about sycon example of phylum porifera
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Answers:1. There are 3 types of symmetry in the animal phyla in order of increased complexity: (Asymmetrical, Radial, and Bilateral) An example of an animal with asymmetry is the sponge under the Poriferan phylum because they come in different shapes and sizes. Radial symmetry found only in Cniderians like hydra or jellyfish. Bilateral symmetry - tunicates, humans, starfish, worms, clams, and grasshopper. 2. Heterotrophic organisms 3. Not to sure on that means... 4. Neural fold 5. Sponges are sessile, which means they stay attached to one place. They filter in water and nutrients through the water, as well as oxygen, so it doesn't have to move. It reproduces by budding, which means it grows a little sponge out of the side of it. 6. Bilateral 7. Calcarea (calcerous sponges - having spicules), Demospongiae (horn sponges, like the bath sponge), Scleropongiae (coralline or tropical reef sponges), and Hexactinellida (glass sponges). 8. Means an animal with openings in this case "pores" 9. Anthozoa (true coral, sea anemones, sea pens), Cubozoa (box jellyfish), Hydrozoa (freshwater hydra, fire coral), Scyphozoa (true jellyfish) 10. Spicules are the only primitive form of support in sponges. 11. I'm not too sure on what you mean by compounds... 12. Respiration: Incurrent pore (where water enters), Osculum also known as the outcurrent pore (where water leaves the sponge), this all occurs in the spongocoel (body cavity that involves water circulation and where nutrients get absorbed) Answer is Spongocoel. 13. Osculum 15. Haploid cell. 16. Choanocytes (These cells just "feed" the sponge) 17. Sponges can reproduce in two ways: sexually and asexually. in sexual reproduction, they release sperm into the water in hopes that it will land inside another sponge and fertilize an egg cell. all sponges are hermaphrodites, meaning that they can produce both egg and sperm, but they can't fertilize themselves. In asexual reproduction, a small sponge will grow off the side of the parent sponge in a process called budding. some species will bud internally by packing the new sponge cells into vessicles called "gemmules," which are released into the water when the parent sponge dies. all sponges that are produced asexually are exact clones of the parent sponge. 18. Thread tube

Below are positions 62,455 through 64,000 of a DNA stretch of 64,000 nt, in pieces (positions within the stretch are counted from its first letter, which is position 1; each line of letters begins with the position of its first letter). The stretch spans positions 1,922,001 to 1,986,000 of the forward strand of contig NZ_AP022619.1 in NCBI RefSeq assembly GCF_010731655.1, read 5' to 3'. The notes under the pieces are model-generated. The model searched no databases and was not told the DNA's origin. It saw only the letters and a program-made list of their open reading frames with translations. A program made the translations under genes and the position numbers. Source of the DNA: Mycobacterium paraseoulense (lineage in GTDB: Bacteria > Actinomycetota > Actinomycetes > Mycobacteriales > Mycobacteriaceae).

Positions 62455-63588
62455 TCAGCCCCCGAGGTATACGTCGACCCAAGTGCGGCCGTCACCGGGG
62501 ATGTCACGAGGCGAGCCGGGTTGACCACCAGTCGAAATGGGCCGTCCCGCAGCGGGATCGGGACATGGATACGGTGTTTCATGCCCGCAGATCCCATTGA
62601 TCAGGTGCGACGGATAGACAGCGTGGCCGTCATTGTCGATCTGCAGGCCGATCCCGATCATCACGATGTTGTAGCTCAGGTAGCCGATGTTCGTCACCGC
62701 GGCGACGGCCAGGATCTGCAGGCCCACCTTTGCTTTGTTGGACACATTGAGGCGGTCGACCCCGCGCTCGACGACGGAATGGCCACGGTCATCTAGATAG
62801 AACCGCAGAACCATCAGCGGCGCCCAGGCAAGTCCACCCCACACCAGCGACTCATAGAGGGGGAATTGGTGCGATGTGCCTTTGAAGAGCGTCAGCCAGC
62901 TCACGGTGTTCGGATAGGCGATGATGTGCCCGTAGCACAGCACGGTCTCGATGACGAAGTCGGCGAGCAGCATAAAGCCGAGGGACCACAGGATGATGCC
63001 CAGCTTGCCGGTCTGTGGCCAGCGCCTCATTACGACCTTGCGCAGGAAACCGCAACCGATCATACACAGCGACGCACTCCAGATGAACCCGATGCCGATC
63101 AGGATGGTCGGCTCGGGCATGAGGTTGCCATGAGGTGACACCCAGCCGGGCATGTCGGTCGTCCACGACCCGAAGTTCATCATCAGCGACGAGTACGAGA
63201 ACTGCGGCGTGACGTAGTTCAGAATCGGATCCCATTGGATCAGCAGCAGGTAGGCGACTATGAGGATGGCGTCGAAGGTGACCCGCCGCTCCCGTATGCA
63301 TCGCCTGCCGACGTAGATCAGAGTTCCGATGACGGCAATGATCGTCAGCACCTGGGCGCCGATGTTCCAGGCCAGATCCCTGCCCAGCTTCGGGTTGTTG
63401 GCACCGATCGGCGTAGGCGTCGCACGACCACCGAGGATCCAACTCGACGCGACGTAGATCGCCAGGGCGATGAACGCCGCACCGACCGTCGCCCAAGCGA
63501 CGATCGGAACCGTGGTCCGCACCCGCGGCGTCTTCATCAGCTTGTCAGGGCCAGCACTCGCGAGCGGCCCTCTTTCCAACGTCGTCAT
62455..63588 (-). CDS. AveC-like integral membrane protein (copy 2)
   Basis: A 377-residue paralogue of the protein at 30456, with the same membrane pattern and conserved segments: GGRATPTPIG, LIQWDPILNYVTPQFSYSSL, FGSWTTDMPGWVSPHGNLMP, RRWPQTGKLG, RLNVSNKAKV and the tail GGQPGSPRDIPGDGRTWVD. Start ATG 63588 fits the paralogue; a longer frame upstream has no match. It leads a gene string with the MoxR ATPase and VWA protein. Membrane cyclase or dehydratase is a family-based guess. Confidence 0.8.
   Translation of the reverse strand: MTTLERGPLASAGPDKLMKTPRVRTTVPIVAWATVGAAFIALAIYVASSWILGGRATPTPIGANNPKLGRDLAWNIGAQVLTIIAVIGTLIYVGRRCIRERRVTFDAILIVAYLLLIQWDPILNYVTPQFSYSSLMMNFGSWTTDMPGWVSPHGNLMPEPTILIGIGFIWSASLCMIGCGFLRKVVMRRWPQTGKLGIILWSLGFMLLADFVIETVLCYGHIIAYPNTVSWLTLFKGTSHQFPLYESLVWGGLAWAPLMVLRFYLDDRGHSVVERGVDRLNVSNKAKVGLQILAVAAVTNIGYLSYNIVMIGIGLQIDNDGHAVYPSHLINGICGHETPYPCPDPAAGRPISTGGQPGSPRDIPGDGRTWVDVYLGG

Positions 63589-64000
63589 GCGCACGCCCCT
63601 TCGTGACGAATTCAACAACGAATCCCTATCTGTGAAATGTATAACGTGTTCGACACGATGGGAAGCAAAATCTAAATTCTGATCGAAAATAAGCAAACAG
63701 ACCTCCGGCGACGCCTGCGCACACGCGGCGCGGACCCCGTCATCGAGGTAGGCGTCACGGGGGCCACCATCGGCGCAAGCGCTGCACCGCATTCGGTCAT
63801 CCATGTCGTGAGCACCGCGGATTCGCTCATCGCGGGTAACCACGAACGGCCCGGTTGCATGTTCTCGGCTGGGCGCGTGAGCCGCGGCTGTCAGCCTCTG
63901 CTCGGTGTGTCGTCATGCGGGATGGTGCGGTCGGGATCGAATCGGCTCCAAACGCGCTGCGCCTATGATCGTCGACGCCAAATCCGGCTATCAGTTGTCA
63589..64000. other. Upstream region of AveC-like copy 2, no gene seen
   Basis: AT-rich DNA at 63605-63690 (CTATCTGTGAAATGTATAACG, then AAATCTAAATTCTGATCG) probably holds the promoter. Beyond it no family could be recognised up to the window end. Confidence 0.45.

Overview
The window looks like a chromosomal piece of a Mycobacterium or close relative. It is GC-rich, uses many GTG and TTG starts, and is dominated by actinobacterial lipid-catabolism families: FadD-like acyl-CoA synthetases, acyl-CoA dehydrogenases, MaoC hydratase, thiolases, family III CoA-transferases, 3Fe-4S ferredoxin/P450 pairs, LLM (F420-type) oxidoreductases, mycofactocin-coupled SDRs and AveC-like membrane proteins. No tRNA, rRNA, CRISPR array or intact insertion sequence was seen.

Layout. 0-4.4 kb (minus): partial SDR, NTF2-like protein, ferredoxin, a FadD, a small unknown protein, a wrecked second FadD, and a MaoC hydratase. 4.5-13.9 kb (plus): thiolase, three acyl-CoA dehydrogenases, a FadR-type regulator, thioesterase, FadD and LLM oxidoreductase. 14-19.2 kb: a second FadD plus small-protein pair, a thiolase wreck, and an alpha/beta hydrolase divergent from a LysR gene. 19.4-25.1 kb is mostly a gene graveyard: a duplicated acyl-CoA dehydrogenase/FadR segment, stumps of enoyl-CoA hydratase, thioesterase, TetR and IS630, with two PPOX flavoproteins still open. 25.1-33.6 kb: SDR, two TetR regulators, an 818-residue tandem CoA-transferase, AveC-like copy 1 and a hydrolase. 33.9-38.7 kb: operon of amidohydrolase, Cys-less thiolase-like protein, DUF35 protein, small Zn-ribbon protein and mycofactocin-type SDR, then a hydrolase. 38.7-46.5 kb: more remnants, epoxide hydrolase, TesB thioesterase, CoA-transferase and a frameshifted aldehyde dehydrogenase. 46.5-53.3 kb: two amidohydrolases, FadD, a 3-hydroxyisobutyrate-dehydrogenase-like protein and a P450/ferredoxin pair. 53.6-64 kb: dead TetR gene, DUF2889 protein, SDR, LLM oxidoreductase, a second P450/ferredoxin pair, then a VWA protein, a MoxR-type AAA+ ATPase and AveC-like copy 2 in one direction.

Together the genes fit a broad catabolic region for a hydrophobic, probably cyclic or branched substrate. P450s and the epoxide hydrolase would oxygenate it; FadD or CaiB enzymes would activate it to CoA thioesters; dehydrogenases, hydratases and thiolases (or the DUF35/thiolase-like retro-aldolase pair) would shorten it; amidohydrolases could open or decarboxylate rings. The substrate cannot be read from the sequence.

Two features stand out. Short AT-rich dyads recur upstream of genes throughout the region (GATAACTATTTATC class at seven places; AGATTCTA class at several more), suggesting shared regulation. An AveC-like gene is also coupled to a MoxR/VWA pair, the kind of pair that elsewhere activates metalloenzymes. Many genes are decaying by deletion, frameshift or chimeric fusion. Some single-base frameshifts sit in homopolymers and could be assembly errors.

Answers:They are predatory, express radial symmetry, and while normally sessile (sedintary) can move at will. In most bio books, the sections of the chapter that contains this info lists Porifera, then Hydra (in evolutionary order) stating advantages of the latter over the former as it moves along, so you might want to check that as well.
Answers:> Few questions about the Phylum Mollusca? One of my favorite things. They don't fly! > Warm or cold blooded? Cold > Respiratory system type of organs does it change during lifetime? Hmmm. The general answer is no. But for some marine snails which have a larval stage, yes. > What habitat can you find this group in? Most, LOL. You'll find them in pretty much all marine and permanent aquatic environments. You'll find them in terrestrial environments where there's moisture, or moist places. > Do they migrate? I can't think of any that migrate. > Are they territorial? Most aren't. Some of the octopus species are. Some of the cuttlefish are territorial around breeding time. > How do they obtain food? Most bivalves are filter feeders. Most gastropods crawl around, and rasp food from surfaces with the radula -- you'll find detrivores, herbivores, and even carnivores doing this in this group. Cephalopods actively hunt and swim after prey. > Give an example of a food chain including these animals. Marine phytoplankton -> zooplankton -> clam Marine phytoplankton -> zooplankton -> small fish -> squid -> large fish Lettuce -> snail -> human being === > What type of reproduction is representative of this group? Sexual reproduction. Bivalves: external fertilization, eggs. Gastropods: internal fertilization. Some gastropods lay eggs, and others give live birth. Cephalopods: internal fertilization, lay eggs. > How many young at a time usually? Bivalves: thousands. Gastropods: the ones that lay eggs will lay somewhere between a dozen and a couple hundred at a time. The ones that give live birth have one at a time. Cephalopods: hundreds. > How often do they reproduce in a year? Bivalves: Hm, I don't know. Total guess: they reproduce about 26 times a year, timed by the tides. Gastropods: The ones that lay eggs will do so whenever they have some to lay. If the weather is good, every couple of weeks, I'd guess. The ones that give live birth will do so continuously in good conditions -- the adult Malaysian trumpet snails in my aquarium would give birth each and every day. Cephalopods: Once a year, I think.
Answers:1. The correct word is "phyla," not "phylums." 2. You need to do your own homework. I would be happy to help with specific questions, but not an entire homework assignment.